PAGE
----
Invertebrates are animals without a backbone. They make up 97% of all animal species, including all worms, insects, arachnids, crustaceans, mollusks, jellyfish, starfish, nematodes, sponges, and all microfauna. The smallest vertebrate, the female Paedocypris fish, is 7.9 mm long, so anything smaller belongs to this group. Genetically, a major way in which they are different from vertebrates is that invertebrates have only one cluster of Hox genes, while vertebrates have several. Humans have 4 Hox clusters. All of the 38 animal phyla except for a subset of one, Chordata, are invertebrates.
Vertebrates and invertebrates split evolutionarily between 525 and 520 million years ago, when eight early vertebrate animals appear in the fossil record, most notably the jawless fish Myllokunmingia. Prior to this, animals existed for at least 80 million years in forms that did not have backbones. Since then, they have been the world's most successful animals in terms of biomass, most notably crustaceans in the sea, arthropods on land, and nematodes throughout both.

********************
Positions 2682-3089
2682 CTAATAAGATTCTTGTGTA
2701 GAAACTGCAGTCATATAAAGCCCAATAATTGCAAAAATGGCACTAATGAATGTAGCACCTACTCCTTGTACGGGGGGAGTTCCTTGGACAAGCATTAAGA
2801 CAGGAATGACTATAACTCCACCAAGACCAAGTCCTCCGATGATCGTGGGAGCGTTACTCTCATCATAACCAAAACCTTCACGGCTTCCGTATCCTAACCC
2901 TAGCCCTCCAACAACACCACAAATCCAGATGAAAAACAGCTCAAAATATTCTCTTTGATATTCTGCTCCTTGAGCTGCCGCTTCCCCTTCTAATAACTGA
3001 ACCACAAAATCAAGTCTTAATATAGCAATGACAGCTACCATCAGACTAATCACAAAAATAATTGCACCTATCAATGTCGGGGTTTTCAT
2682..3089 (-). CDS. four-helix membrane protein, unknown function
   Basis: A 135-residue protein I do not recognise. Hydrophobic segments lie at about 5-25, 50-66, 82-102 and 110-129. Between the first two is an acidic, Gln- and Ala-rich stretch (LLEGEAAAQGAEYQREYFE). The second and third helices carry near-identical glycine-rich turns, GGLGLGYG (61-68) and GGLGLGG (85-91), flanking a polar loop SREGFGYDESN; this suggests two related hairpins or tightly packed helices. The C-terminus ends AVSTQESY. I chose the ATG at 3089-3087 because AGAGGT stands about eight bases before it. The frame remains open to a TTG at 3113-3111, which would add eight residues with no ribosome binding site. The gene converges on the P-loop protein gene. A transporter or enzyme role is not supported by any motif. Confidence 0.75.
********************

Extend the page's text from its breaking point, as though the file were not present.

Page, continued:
In terms of size, vertebrates tend to have the advantage, although there have been some quite large invertebrates throughout history, including Mesonychoteuthis hamiltoni, the colossal squid, with a maximum size around 40–46 ft (12–14 m); the extinct eurypterids (sea scorpions), which were up to 8 ft (2.5 m) in size; Arthropleura (giant millipede), at 8.5 ft (2.6 m); and the griffinfly, Meganeuropsis permiana, with a wingspan of 2.3 ft (71 cm). On average, however, invertebrates tend to be microscopic or insect-sized, while the typical vertebrate is fish or rodent-sized.
Because of their fast reproduction rates and comparative structural simplicity, some invertebrates, such as nematodes and fruit flies, are commonly used in science as model organisms. Much of what we know about genetics and biomechanics has come from detailed studies of these creatures.
A subset of animals without backbones, called aquatic invertebrates visible to the naked eye, have been given the name "macroinvertebrates." The abundance and diversity of these animals is considered an important indicator of the environmental state of an area. They are one of the most important links in the food chain above the level of microfauna and below the level of higher predators. Some macroinvertebrates predate on other macroinvertebrates, of course.